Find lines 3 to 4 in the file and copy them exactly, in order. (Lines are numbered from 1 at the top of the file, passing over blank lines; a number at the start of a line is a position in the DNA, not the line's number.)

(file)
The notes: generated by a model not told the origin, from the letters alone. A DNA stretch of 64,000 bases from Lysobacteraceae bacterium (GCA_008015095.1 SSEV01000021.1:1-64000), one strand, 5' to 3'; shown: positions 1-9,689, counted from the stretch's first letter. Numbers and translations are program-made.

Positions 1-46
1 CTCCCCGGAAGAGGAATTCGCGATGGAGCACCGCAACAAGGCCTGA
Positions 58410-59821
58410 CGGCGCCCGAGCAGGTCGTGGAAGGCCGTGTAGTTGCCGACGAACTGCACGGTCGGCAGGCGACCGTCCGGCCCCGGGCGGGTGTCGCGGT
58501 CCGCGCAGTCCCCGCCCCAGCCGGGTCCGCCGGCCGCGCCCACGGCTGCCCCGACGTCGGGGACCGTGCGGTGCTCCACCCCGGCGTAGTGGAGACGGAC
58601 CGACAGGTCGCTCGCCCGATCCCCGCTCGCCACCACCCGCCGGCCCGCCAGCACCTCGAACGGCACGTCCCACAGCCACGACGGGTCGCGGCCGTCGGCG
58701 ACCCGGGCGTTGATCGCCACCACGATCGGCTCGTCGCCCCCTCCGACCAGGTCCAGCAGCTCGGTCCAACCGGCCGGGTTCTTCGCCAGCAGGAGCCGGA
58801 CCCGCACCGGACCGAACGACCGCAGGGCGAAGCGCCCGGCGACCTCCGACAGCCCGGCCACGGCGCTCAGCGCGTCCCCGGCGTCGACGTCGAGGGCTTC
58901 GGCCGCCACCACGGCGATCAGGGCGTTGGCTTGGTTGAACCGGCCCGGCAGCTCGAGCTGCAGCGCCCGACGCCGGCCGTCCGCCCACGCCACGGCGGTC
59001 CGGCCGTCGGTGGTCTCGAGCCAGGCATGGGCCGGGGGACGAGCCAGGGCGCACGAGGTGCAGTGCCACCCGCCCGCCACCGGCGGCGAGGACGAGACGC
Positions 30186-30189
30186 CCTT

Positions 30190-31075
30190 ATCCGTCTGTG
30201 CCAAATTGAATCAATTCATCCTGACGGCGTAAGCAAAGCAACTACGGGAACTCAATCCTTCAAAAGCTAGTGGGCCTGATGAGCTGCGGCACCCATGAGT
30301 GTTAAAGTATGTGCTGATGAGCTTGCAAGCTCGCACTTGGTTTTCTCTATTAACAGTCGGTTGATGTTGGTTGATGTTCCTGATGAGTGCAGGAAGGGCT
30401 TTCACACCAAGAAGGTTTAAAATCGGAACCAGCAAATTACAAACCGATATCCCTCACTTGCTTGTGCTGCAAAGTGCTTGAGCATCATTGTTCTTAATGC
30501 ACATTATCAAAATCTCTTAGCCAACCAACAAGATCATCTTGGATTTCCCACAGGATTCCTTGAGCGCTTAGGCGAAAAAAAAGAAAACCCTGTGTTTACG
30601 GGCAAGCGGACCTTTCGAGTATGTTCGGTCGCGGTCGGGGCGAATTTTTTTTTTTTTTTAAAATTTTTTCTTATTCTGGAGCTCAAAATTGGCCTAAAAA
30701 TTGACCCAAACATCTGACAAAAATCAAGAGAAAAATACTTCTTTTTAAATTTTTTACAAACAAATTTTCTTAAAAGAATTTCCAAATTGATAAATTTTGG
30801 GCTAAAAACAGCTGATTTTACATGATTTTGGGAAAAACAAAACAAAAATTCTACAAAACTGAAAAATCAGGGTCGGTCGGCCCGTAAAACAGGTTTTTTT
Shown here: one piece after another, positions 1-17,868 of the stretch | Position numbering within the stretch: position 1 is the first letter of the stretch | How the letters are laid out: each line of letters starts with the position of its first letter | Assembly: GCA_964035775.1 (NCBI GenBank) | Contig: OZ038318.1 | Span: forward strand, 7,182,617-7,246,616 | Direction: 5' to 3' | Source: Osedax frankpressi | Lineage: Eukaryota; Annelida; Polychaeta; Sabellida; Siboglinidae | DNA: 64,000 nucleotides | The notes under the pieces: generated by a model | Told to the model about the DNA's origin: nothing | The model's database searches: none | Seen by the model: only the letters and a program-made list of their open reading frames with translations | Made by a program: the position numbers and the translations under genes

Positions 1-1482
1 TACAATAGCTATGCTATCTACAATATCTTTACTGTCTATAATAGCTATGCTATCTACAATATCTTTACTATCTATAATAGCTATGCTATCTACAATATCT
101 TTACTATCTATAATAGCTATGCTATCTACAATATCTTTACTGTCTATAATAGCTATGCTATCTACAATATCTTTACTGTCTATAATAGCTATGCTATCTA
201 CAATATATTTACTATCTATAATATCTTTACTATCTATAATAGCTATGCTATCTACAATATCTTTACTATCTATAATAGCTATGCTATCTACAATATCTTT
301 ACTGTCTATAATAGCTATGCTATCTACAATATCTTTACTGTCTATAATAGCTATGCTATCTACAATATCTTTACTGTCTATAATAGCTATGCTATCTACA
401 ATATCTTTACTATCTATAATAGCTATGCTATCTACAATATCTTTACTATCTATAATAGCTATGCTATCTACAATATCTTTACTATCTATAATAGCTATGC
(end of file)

1 CTCCCCGGAAGAGGAATTCGCGATGGAGCACCGCAACAAGGCCTGA
Positions 58410-59821